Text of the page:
We’re not as different as we think we are.

 

NMT: There is often a lot of (differing) perspectives on what knowledge sharing is. Do you have a definition that you use?

 

GP: Knowledge is whatever we use to get action. Reports may be fulfilling for the writers but the goal of your organizations is to reduce hunger; therefore, we need to make sure that what we generate gets to the point of application. The situation is like a massive supply chain along which knowledge must flow. Although, you may not be responsible for all parts of the chain, you need to find ways to work together; to make the right connections to make sure that knowledge gets to the end.

 

My model for knowledge management is using knowledge in service of delivering results.

 

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Thank you to Simone Staiger and Meena Arivananthan who also took part in the interview.

Thank you to Mary Schneider for adding the journalistic touch to this piece.

golden-oxto all of our colleagues and friends of Chinese origin, our wishes that this Year of the Golden-Ox be the best year in health, happiness, and prosperity.

…then you should have attended the session on ‘KM strategies and activities for rural development’ that took place in the India Room on Thursday 22nd January from 13:45-15:00 at the Share Fair—or you can at least find out a bit of what went on in the session by reading this blog post.

The session began with a short verbal presentation of two projects on the topics of:

  1. Embedding KM tools such as documenting learning and systematisation in rural development projects—IFAD
  2. Sharing knowledge to do things better: embedding KM strategy in rural development projescts–IFAD-PAMA

Some highlights from the presentations included:

  • workshop was a key instrument used through the project–particularly thematic workshops
  • capturing interesting stories from the field and publishing them using the website and also local media
  • study tours and exchanges between one community and another
  • project website (but more for purpose of collating the materials from the project rather than for daily work)
  • video on the program and its experiences–targetted at bringing visibility to the program and the issue of market linkages to top of national agenda
  • invited politicians to be invovled in a number of visable events–to capture their attention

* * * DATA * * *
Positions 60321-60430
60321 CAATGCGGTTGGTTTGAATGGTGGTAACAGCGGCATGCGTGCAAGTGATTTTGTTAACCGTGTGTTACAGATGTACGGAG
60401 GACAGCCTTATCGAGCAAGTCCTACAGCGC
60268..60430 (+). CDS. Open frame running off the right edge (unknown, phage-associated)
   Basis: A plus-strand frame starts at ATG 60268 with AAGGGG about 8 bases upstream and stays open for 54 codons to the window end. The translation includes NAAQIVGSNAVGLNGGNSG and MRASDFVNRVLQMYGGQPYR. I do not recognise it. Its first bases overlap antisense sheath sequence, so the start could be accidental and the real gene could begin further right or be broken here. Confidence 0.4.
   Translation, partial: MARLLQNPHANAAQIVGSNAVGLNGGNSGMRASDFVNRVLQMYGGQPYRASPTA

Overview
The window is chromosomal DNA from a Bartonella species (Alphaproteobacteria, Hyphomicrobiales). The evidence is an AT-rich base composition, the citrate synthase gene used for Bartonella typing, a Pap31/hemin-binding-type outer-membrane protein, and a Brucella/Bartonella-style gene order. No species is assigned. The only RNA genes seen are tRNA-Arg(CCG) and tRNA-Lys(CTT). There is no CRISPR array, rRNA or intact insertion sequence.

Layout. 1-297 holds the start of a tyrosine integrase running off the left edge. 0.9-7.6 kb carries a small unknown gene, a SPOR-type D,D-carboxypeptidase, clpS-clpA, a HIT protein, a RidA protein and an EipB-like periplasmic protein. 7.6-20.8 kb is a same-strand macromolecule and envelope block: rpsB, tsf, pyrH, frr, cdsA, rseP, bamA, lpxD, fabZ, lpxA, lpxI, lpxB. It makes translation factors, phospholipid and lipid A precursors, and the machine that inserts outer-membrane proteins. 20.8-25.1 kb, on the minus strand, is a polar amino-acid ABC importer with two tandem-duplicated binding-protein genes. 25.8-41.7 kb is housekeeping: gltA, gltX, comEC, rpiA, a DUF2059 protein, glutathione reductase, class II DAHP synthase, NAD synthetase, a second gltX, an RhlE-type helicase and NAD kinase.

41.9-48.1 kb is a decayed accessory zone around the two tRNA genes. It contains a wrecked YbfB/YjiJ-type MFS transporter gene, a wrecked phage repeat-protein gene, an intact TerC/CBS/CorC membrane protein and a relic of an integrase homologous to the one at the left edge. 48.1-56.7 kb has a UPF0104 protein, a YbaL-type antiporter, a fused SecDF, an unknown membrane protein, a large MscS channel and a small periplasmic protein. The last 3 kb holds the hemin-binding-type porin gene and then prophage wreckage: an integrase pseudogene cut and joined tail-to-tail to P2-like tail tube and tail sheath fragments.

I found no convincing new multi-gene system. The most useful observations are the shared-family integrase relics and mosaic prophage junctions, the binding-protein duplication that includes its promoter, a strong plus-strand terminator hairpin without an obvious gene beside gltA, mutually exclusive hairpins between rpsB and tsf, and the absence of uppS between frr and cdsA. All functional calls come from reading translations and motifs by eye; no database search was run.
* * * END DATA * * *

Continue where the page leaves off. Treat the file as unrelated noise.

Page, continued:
• policy workshops, working groups

As you know, we have been trying to promote social reporting and live blogging, the on-line summary of conferences we attend or organize as a way of present a synopsis of each presentation, talk-by-talk, in nearly real time, so that you can feel included in the event even if you cannot travel to it.

At its best, reading the liveblog can be better than attending the talk. All the non-essential bla bla has been removed, and almost every talk captured. While video recordings of conferences are becoming more popular, a good liveblog is much quicker to scan and digest. We want to offer more and more liveblogging, so here we are pointing you to a great resource co-authored by Ethan Zuckerman, of Geek Corp, one of the best conference bloggers alive.

Ethan was the keynote speaker in the Web2fordev conference we organized two years ago in Rome.

We have more than 40 blog posts that our reporters from the ShareFair prepared for you. Hope you find them interesting. Let us know what you think!

Hope you will find these tips useful and they will inspire to join the CGIAR livebloggers movement:
Tips for conference bloggers

Thanks Jenin for pointing us to this resource!

The January 2009 edition of the Europe Newsletter of the International Association of Facilitators recently re-printed the article “ Sharing knowledge – tell us a story”  (Pages 10-12 ) from The New Agriculturist Magazine on how agricultural researchers are using storytelling as a way to collect local knowledge.

The newsletter featuring the story is available from this link

 They also used as a cover picture a photo showing participants during a fieldFront cover of IAF newsletter0featuring photo from Farmers' Conference trip to Souran, south of Aleppo, to visit Participatory Plant Breeding sites (Credit: ICARDA)

Front cover of IAF newsletter featuring photo from Farmers’ Conference